Artists: Jed Leiknes
Let’s start by asking about the tattoo that you did for Yallzee, do you remember it?
It was the last day of the 2nd Annual Evergreen Tattoo Invitational. Yallzee and I had chatted a bit previously that day, and I had just finished up my last booked piece for the weekend.
How do you feel about being approached by a renowned tattoo collector like Yallzee? Is it an honor to have your work alongside so many other fine artists?
It’s always a bit of a big deal to get to contribute to a canvas populated with such great work from artists you respect and admire. I found myself rather excited and nervous to try to fit my piece dangerously close to one done by Paul Booth.
Now it appears as if your primary focus is oil painting as opposed to tattooing. Which was your first love? How did you get into each form of art?
I’ve been tattooing since 2004 and began oil painting around 2009. I began tattooing after being offered an apprenticeship while getting my first piece, a memorial for my grandma who had recently passed. Painting came along later on as I was introduced to acrylics, only to learn that I hated and was terrible at acrylic painting. I read a few books, watched a few DVDs and YouTube videos and began plinking away with oils.
Is there a reason that you have turned your focus away from tattooing?
Painting represents the ultimate freedom of artistic expression that I was never quite able to attain with tattooing. I enjoy tattooing, and try to put my best into each piece, but it’s easier to get swept up in a lot more negativity within the industry. That’s certainly true of painting and that whole scene, I’m sure, which I suppose is lucky for me that I’m relatively unknown to galleries. There’s a certain isolation and autonomy to the craft that I find appealing these days.
Do you have any special training in art?
I have no formal training or education, beyond my initial apprenticeship for tattooing. I’m a high school dropout who has failed virtually every art class I’ve taken.
Your paintings of owls are truly breathtaking, what is it that inspires you about the creatures? How do you capture them so well?
I think what they do for me visually makes it easier to make progress when rendering them; what they represent to me is a lot of things, none of them particularly mind-bending. They’re mysterious, beautiful, and otherworldly.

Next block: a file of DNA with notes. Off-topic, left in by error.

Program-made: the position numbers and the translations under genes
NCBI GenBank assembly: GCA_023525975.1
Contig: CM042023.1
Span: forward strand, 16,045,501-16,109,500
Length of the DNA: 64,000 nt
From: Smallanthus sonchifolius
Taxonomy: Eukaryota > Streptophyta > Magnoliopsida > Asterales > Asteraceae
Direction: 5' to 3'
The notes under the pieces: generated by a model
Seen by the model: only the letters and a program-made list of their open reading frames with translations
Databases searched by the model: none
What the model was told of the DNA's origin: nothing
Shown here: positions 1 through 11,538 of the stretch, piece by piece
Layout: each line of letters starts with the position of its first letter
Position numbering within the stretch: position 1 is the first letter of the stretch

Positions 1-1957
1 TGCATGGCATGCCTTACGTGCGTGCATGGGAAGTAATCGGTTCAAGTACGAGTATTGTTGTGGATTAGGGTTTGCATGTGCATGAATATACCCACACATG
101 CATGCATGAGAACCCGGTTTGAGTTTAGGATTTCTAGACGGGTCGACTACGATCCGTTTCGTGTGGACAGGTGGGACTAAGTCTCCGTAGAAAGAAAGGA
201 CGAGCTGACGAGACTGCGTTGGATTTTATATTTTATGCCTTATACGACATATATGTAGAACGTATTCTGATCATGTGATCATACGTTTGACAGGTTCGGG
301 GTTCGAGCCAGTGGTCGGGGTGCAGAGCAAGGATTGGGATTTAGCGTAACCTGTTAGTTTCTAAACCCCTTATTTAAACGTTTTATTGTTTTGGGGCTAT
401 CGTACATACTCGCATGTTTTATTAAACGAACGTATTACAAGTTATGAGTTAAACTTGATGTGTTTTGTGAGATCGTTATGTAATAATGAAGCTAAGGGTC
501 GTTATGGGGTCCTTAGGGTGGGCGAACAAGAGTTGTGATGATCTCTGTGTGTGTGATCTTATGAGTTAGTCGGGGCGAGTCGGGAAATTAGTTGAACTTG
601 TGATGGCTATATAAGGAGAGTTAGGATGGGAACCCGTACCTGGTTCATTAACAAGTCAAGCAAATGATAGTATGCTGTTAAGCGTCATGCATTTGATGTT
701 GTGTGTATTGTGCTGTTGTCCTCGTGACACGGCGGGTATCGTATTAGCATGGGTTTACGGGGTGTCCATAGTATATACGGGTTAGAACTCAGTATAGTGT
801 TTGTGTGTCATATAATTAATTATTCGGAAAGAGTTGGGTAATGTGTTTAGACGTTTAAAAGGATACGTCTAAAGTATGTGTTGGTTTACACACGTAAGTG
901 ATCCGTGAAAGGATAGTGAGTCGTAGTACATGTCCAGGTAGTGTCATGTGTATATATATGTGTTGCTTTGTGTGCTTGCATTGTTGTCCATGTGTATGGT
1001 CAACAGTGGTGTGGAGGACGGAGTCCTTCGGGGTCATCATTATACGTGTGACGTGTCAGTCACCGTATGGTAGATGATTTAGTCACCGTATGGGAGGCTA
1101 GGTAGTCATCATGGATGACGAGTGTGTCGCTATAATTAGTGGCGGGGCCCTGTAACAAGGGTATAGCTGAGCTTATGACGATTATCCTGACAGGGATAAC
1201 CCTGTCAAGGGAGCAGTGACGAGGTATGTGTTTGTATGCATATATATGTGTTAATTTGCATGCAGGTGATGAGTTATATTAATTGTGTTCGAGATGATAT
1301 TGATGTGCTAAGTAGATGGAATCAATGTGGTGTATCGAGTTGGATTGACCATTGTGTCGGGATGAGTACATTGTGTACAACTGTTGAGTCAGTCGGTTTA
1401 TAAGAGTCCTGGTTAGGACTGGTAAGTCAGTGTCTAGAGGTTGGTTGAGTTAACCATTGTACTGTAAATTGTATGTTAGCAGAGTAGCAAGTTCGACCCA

Does the subject matter you work with crossover between painting and tattooing, or do you find that certain things fit one medium more so than the other?
I’ve long since stopped trying to merge the two mediums insofar as my approach. They both offer significant advantages with the subject material I favor. That said, while my tattooing has become more uniform in approach, I’ve had fun employing several varying techniques with painting—from the ultra-detailed to the impasto-heavy and suggestive.
A while ago you mentioned on Instagram that you were going to be finishing up a couple of color projects before giving it up for good. Can you tell us about your choice to do this?
It took a lot of time and effort to get to a point where people were asking me to do color realism—for years it was all I wanted to do, and when I got there, I was the happiest I’d been yet as a tattooer. But it got to a point where every single piece became more of a math problem, and I’d suddenly have thirty ink caps out, having to remember specific color recipes and was always adjusting for complexion, healing and time. A noble, essential exercise within the milieu, but one that was burning me out and not getting the results I wanted. I found myself doing more black and grey pieces more out of serendipity than any conscious effort on my part; I’d ask clients if they preferred color or black & grey and more and more, people were opting for the latter. With each new satisfying piece, my resolve to focus on that exclusively became less a question and more an answer.
Your art often comes from a very, very dark place. Does working with such heavy subject matter ever take a toll on you? Where do you find your inspiration for your horror themed work?
Focusing on darker work was as natural to me as breathing, once I made the decision to do so. I don’t necessarily consider a psychic cost in painting darker imagery; if there’s a catharsis to be had in the act, I receive it, but it’s not mandatory and doesn’t always drive the art itself. That said, it’s difficult to say where that inspiration comes from as I absolutely loathe the horror film genre. It feels more satisfying to build something up and find a way to smash it to pieces, as a purely creative act, rather than actually doing that and merely being destructive.
What artists do you admire most?
The ones who don’t need a second job to be able to make art.
What kind of tattoos do you look forward to doing?
I’ve been fortunate to have quite a bit of autonomy over the projects I’ve taken on the last few years, and hope to rebuild a portfolio gearing more towards larger bodies of work: sleeves, back pieces, et al.
Is there a tattoo that you haven’t done yet that you are dying to do?
The closest thing to a “unicorn” as far as my wish list tattoos are concerned already occurred by way of taking the “lady head” concept of a woman wearing an animal’s head, and flipping the idea around. That was immensely satisfying.